While Bean provides the content, Margarson handles the hour or two per day of editing. If Bean is feeling fresh, she’ll have more content to go through, though she tries to remember where he created the most “chaos” that day. She says it’s all worth it watching the feedback they get once the video goes live on social media.
“It’s at least one maybe two hours a day, depending on how naughty he was and how good my memory is for remembering where abouts he caused the most chaos,” she joked. “Then coming up with the tweet once the video is compiled. Watching the comments come in is my favorite part, everyone has a different take and a favorite bit.”
Margarson said it comes naturally to tweet in a horse’s voice. With Bean finding something new to do every day, he provides more than enough inspiration for her tweets and when watching the videos, it’s easy to see how she comes up with his tone.
Not only has Bean and his account become popular on social media but he’s become easily recognizable in Newmarket with many strings calling out to him when he goes out for his exercise. It’s not unusual for one of his videos to include another rider talking to him with Margarson saying that it makes Bean’s day to get the attention.
“The accounts been received brilliantly locally a lot of strings in town will shout ‘BEAN’ at us,” she said. “It’s quite hilarious how well known he is even amongst bigger yards. Bean is very pleased with the fame and whenever anyone yells ‘Bean,’ he’ll usually either squeal or bounce. When he won at Chelmsford, I deafened quite a few people, a lot of other racing teams, who had runners in the race congratulated us. One or two actually yelled with me hilariously, which is something that doesn’t often happen.”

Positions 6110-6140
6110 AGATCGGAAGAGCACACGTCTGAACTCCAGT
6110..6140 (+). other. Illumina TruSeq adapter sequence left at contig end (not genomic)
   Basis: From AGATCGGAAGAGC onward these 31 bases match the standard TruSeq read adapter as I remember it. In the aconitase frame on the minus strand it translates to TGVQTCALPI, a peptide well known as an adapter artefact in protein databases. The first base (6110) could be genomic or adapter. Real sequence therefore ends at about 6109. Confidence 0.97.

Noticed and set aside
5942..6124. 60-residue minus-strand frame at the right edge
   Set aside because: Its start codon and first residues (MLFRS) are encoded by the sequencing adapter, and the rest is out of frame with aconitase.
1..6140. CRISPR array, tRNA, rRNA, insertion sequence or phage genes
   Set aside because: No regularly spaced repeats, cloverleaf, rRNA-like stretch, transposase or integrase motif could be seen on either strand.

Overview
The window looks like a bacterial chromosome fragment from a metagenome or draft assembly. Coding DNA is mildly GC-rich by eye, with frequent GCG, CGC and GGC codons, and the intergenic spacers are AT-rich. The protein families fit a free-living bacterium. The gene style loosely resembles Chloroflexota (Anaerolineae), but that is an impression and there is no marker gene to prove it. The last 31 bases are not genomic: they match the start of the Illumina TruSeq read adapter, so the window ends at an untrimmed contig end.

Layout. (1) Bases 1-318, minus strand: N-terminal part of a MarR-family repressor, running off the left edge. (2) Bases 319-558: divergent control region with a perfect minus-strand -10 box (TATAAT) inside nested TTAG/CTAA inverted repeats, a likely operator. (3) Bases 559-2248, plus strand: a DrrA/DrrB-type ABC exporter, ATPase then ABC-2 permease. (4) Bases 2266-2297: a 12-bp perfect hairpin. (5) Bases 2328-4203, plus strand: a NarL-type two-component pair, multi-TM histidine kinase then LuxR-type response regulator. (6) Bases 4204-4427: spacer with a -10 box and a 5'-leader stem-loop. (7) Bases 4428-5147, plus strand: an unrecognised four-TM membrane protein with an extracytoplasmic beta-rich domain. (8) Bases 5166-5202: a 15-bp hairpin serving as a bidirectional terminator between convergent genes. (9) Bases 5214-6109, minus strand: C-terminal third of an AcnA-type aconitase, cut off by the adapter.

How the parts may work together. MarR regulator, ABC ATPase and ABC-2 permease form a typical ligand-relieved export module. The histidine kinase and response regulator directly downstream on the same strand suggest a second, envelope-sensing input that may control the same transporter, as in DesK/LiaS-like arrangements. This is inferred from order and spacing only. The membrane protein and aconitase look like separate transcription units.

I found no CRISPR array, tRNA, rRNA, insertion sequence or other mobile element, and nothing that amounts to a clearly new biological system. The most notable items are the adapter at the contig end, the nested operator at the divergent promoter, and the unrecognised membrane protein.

It's not unusual for people to bring Bean up with Margarson even when she’s not riding him with many happy to see the horse’s online fame. She jokes that the only complaint came from one trainer who requested she doesn’t tag him in tweets because he couldn’t cope with all the notifications.
Margarson’s ultimate goal with the account was to show the behind-the-scenes of a racehorse’s life but she says it has gone above and beyond even that.
“Seeing what goes on behind the scenes is so important,” she said. “It showcases the brilliant life racehorses lead and not just the group winners, every horse in every yard regardless of their rating is treated like royalty because they’re someone’s pride and joy, regardless of if they win at Ascot or Southwell, a win is a win and everyone in racing loves their horses.
“One of the best things to come of it all was a gentleman who followed Bean shared with me that whenever he got home from work his daughter would ask him what Bean had done today. He was already a racing fan but she’d never shown interest in coming racing, until Bean and now they’re both in the club and have seen him run twice including when he won.”
While Margarson never expected Bean to make as big of an impact as he has, she admits that seeing the happiness the gelding has created makes it all worth it.
“Twitter can be a dark place sometimes but so often people tell me Bean makes their day,” she said. “Sometimes I can’t believe me and Bean created this wonderful buzz of happiness. It’s a joy to run the account but honestly, it’s all Bean!”
And Bean can run a little bit with five wins in a career that began in 2015 with trainer Dermot Weld. The Irish-bred opened 2020 with a win at Chelmsford and was second (with Rosie aboard) at Wolverhampton in February.